To the editors:
In the Dec. 14 op-ed “Defending the Indefensible,” Adbelnasser A. Rashid’s rash criticism of Israeli Ambassador to the United States Michael Oren’s visit to Harvard is based on the false pretenses of the Goldstone report—a report that has been called misleading and inimical to peace by such mainstream publications as the Economist and public officials such as Susan Rice, U.S. Ambassador to the U.N. Mr. Rashid’s unquestioning acceptance of this report reveals his anti-Israel bias. While no one would deny that collateral damage occurred on both sides as a result of the Gaza War, Mr. Rashid’s intimation that Israel targeted these civilians out of pure malice is troubling. It has been well established that Israel fired upon Hamas operatives who cynically used civilian entities as cover.
But for Mr. Rashid to claim that Israel, in defending itself against this foe, was “deliberate[ly] targeting” civilians, he would, no doubt, have to equally condemn America’s deliberate “targeting” of any civilians killed in World War II in its fight against the Japanese and Nazis. This logic is clearly skewed, as it requires a sovereign nation defending its citizens—while simultaneously adhering to the highest standards of ethical warfare (including, in Israel’s case, the sending of text messages and dropping of warning leaflets with evacuation instructions for residents before targeting an area)—to face the frightful prospect that it will be accused of war crimes (by the indignant likes of Mr. Rashid) if unfortunate civilian deaths occur. Even more troubling is Mr. Rashid’s silence when it comes to Hamas, which has stolen foreign aid and committed violence against its own people.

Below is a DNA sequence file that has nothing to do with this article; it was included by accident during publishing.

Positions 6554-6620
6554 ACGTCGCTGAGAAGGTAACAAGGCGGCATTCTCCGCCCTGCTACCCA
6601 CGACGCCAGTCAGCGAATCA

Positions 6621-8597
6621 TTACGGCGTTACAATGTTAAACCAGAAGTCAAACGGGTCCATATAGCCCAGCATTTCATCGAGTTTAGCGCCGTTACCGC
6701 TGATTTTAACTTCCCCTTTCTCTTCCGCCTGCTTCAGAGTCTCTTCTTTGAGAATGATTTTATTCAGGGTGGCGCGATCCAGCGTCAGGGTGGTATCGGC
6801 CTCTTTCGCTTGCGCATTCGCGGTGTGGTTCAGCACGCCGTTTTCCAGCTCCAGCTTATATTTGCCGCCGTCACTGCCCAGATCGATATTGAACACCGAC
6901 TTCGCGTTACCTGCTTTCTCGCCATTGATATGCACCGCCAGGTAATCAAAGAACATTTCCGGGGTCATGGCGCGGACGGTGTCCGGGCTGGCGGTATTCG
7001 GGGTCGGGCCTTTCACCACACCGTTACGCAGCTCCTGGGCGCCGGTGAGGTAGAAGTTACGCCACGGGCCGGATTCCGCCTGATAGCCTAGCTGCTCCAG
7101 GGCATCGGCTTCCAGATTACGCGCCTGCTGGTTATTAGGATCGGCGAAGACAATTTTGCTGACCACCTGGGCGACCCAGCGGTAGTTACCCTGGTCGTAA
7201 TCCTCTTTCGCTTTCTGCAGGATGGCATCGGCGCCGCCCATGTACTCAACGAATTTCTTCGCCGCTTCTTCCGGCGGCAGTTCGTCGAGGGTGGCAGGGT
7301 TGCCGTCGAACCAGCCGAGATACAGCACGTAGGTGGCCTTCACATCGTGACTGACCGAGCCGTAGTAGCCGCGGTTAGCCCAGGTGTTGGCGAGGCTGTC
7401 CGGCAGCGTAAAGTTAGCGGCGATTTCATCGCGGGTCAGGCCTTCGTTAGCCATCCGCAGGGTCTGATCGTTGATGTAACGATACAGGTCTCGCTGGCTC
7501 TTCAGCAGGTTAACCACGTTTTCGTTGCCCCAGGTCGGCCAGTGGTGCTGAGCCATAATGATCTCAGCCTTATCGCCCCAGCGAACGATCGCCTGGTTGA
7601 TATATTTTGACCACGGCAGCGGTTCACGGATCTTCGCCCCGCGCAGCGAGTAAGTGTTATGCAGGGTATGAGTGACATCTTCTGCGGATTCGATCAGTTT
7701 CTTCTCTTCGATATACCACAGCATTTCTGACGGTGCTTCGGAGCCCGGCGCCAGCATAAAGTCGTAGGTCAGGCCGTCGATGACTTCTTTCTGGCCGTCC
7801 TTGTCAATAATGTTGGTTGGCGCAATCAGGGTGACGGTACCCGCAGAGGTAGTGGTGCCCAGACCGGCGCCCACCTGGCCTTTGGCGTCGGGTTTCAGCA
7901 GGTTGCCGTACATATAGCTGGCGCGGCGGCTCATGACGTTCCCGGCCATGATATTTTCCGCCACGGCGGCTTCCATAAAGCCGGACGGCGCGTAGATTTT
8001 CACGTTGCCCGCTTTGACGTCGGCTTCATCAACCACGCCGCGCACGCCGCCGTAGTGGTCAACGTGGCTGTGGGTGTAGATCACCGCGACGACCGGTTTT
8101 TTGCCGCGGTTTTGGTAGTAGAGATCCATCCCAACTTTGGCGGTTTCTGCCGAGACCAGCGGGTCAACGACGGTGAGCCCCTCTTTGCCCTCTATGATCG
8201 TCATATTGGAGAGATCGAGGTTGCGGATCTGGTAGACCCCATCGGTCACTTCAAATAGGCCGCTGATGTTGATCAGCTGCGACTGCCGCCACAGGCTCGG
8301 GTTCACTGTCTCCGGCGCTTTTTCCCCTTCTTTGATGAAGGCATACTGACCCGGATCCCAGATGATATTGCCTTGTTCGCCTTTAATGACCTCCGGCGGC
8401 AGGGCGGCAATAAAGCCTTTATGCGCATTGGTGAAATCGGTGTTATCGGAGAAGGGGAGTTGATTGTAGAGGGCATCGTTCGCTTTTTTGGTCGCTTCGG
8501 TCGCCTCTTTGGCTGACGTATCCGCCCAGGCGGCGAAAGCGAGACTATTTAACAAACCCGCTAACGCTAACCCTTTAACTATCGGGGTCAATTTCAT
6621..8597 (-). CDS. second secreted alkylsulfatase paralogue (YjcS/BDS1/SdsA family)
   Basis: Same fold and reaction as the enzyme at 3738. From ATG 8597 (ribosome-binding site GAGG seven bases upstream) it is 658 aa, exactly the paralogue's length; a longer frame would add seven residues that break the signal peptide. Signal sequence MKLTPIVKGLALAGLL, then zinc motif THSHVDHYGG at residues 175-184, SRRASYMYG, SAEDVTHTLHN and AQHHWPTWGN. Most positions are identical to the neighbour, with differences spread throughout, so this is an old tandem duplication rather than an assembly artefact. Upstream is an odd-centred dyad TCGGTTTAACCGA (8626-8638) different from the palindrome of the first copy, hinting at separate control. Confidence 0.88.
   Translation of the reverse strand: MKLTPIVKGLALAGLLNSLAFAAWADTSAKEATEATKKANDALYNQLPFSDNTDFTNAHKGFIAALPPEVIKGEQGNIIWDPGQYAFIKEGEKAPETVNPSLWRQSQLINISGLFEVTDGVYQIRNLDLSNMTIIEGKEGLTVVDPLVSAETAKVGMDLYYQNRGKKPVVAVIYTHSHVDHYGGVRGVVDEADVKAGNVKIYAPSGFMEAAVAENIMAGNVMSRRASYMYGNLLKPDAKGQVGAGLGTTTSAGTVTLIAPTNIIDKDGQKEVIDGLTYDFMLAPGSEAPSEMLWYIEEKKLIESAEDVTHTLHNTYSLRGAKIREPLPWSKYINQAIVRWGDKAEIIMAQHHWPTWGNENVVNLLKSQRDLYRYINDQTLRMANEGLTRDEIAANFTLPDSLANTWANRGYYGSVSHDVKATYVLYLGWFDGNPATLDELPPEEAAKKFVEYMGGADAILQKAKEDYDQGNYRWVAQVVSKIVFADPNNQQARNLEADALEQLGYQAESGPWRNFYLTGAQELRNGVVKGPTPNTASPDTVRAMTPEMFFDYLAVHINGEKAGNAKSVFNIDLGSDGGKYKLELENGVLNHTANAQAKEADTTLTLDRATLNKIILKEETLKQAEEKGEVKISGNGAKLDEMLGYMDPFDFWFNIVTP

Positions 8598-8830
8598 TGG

More comical still is Mr. Rashid’s attempt to paint Israel’s Ambassador Michael Oren as a radical war sympathizer. In fact, Mr. Oren has been on the center-left of the Israeli political spectrum, and once even advocated for a unilateral Israeli withdrawal from the West Bank! During his Kennedy school visit, Mr. Oren was simply defending Israel’s right to defend itself (a right Mr. Rashid would likely want stripped from Jewish state). Unlike Mr. Rashid, Mr. Oren is one of the foremost scholars on the Israeli-Arab conflict, and his account of the Six-Day War has been praised as erudite and even-handed by the New York Times and other leading publications. Yet, instead of embracing Mr. Oren and his largely moderate views, Rashid rips into him purely for his affiliation with the Jewish state of Israel—a state Mr. Rashid clearly abhors.
Matthew R. Cohen ’11 is a junior economics concentrator in Adams House. He is the former co-president of Harvard Students for Israel.